Why do the front brakes of a bike provide more braking power than the rear brakes, assuming both are applied with equal pressure?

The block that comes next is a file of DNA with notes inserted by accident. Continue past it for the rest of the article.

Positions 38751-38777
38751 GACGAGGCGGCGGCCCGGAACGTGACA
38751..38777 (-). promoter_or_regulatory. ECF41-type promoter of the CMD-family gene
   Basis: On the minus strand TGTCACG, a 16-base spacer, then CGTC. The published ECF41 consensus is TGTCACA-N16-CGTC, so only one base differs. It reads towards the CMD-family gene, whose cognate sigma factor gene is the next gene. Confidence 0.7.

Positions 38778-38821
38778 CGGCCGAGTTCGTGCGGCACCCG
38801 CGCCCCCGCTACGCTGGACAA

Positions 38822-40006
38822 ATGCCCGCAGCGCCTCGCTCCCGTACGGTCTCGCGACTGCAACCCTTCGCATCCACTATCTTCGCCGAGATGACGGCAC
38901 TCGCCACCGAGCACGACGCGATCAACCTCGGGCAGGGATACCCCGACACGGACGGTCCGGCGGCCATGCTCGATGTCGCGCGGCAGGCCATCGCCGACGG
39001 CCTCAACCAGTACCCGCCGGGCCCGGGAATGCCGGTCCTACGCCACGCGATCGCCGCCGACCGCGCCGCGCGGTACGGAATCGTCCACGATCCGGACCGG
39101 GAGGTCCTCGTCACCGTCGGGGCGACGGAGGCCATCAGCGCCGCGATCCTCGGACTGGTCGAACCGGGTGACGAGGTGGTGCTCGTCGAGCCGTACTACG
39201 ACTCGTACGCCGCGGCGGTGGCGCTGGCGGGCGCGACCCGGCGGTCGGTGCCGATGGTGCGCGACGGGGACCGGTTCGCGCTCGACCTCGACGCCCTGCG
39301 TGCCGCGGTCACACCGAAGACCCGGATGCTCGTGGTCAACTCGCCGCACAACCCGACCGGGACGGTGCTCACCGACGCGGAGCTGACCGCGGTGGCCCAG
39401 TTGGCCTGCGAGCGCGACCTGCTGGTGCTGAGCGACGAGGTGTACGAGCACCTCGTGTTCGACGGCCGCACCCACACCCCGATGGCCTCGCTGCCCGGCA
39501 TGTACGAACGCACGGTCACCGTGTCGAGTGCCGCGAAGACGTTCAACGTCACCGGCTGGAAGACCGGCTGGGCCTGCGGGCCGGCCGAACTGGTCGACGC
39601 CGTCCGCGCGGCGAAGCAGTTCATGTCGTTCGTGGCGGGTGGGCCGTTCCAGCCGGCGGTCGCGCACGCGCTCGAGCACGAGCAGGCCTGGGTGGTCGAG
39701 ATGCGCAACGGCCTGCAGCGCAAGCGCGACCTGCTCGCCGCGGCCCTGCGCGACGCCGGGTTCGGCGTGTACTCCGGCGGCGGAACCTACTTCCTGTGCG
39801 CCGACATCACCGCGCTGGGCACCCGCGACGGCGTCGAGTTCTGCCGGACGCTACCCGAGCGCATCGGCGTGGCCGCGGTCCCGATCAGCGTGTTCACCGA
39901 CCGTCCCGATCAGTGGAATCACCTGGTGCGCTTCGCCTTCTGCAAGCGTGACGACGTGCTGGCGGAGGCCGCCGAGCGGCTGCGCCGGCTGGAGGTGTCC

When you apply brakes on a bicycle, you make it harder for the wheels to turn. The ground must then exert backward frictional forces on the wheels to keep them turning and it is these backward frictional forces that slow the bicycle’s forward motion. But the forces that the ground exerts on the bottoms of the wheels also produces a torque on the bicycle about its center of mass—the whole bicycle has a tendency to begin rotating. Fortunately, the bicycle rarely actually rotates—if it did, you would fly forward over the front wheel of the bicycle. But this tendency to rotate during braking pushes the bicycle’s front wheel downward onto the pavement and lifts the bicycle’s back wheel upward off the pavement. The added pressure between the front wheel and the pavement improves traction there and makes the front wheel particularly effective for braking. The loss of pressure between the back wheel and the pavement reduces traction there and makes the back wheel particularly ineffective for braking. In fact, it’s easy to begin fishtailing as the rear wheel loses traction completely.